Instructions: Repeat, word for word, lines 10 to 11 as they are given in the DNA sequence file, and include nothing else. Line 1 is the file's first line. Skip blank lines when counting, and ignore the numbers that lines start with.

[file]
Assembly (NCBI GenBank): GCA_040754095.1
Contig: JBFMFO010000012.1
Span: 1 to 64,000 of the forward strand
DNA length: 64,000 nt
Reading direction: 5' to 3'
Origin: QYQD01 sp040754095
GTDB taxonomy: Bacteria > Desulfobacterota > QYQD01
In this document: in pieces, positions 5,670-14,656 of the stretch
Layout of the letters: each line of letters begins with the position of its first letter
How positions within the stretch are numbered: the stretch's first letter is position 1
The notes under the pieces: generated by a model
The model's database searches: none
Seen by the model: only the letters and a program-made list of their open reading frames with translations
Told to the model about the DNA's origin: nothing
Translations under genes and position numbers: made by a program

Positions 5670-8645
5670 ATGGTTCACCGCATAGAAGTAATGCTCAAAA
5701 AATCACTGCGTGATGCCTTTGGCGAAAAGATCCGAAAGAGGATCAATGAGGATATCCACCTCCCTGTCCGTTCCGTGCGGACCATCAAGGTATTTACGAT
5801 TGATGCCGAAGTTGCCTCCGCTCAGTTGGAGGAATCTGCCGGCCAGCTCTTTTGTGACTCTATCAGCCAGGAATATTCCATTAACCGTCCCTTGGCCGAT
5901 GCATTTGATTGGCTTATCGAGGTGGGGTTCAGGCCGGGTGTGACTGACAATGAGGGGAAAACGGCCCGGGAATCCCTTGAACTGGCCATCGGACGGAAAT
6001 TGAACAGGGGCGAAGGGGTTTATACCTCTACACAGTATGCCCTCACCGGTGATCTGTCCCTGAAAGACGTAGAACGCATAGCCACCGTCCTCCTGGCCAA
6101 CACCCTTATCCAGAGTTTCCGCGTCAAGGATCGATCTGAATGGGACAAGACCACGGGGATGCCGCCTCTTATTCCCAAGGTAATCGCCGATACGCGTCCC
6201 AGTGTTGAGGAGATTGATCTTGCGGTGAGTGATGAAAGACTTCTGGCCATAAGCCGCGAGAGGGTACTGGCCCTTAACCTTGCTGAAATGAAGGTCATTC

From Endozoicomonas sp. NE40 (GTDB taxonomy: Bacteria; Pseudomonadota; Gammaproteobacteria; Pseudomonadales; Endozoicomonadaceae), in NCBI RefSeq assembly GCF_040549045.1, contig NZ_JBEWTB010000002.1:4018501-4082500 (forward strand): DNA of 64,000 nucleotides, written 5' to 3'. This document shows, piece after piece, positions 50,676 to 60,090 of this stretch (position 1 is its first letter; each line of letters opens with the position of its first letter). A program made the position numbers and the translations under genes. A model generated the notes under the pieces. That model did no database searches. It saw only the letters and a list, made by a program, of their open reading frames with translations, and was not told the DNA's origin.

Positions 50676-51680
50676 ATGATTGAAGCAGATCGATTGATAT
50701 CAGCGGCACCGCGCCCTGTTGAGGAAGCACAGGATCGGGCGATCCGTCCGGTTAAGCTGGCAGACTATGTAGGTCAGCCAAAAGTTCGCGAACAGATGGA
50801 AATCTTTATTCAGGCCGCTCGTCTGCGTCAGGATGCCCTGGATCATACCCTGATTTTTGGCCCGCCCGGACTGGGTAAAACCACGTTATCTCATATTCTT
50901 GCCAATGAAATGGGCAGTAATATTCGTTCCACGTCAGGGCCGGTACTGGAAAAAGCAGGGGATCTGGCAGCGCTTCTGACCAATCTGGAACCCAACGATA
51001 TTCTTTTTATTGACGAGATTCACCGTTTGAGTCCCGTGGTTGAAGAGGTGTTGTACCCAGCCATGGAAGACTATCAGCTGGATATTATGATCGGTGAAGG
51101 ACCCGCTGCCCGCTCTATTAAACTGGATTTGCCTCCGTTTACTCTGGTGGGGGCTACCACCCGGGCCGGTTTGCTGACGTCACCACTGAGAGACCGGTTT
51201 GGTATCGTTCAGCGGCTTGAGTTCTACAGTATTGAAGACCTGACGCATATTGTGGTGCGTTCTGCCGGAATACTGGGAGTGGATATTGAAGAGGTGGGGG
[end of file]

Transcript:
How positions within the stretch are numbered: the stretch's first letter is position 1
The notes under the pieces: generated by a model